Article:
I dare you.

 

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There is something that I want to dare you to do today, or tomorrow, or the next time you show up at your creative practice.

First, I want you to work until you have created (painted, written, carved, arranged) something you are pleased with. Got it? Okay. Now for the dare.

I dare you to cover it up.

I chuckle as I write this. I can see your face, as you read that. “Why the !#$& would I do that?” you want to know.

Indeed, why on earth would we cover up what is good, in fact, almost or altogether erase, what we enjoy about our work? What we’ve worked so hard to get to? Because we all know, in our creative pursuits, it’s no small feat to actually arrive somewhere in our work that we enjoy, or are proud of.

And yet, I believe we must. We must be willing to cover it up, or in other words, to let it go. Aside from starting a blank canvas, or even forging ahead when we really hate what’s appearing in front of us and it is challenging us to no end, this may be the most difficult thing you do in your creative process. And perhaps it might also be the most important.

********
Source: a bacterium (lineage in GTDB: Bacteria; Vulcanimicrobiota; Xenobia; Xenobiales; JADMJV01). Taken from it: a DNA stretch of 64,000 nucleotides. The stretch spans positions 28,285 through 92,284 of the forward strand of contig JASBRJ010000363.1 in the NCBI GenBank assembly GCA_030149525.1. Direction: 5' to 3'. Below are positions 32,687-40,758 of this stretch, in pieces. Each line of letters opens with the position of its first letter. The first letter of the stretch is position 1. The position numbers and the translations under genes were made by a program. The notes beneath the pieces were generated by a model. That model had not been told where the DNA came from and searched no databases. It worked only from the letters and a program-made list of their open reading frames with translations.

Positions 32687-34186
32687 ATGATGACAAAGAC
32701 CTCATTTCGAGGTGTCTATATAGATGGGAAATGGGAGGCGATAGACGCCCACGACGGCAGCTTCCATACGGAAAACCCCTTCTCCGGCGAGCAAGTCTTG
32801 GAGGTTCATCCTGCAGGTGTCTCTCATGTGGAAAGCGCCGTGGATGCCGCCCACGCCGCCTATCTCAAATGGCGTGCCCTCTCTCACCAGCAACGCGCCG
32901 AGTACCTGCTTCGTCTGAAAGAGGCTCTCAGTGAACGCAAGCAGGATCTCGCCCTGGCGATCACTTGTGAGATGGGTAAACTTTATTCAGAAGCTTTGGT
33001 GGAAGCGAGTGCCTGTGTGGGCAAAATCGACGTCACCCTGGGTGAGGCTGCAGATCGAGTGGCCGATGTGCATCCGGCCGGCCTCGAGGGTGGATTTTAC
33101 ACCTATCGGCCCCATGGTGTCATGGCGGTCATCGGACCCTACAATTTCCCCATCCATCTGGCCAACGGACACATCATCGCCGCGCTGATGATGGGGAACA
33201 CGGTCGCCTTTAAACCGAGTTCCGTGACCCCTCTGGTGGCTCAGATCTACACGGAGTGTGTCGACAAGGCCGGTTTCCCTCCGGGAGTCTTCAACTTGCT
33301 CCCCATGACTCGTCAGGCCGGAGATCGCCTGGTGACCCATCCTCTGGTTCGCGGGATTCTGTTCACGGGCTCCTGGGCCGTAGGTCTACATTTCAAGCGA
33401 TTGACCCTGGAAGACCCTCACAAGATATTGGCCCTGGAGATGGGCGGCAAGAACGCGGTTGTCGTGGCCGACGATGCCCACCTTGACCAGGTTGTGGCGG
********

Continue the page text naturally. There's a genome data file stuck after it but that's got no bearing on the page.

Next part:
Because it isn’t actually erasure. It’s going further. It’s challenging  yourself to go further than you thought, to surprise yourself in what else you have to pull from inside of you, and to create. It’s a dare of the boldest kind – to allow that all that good you’ve just made will play a part in something great that is yet to be. But it may take allowing the good to be an under-layer, and bravely – very bravely, even if timidly as well, stepping into the unknown of what’s possible.

I think of this as a metaphor for our own selves. When we seek to improve ourselves, we so often have trouble getting started. Then when we’re working on progress, we get challenged in so many ways.  Once we have arrived at a place of accomplishment, we deserve to revel in the feeling, to bathe in our success, and of course, to acknowledge and congratulate ourselves. But I always wonder if we stop too short. If we don’t press on, simply because we can see some achievement, and we want to enjoy it.  It’s natural, and I get it, but if painting has taught me anything, it’s taught me that to dare to go further than that basic satisfaction is when the magic really starts.

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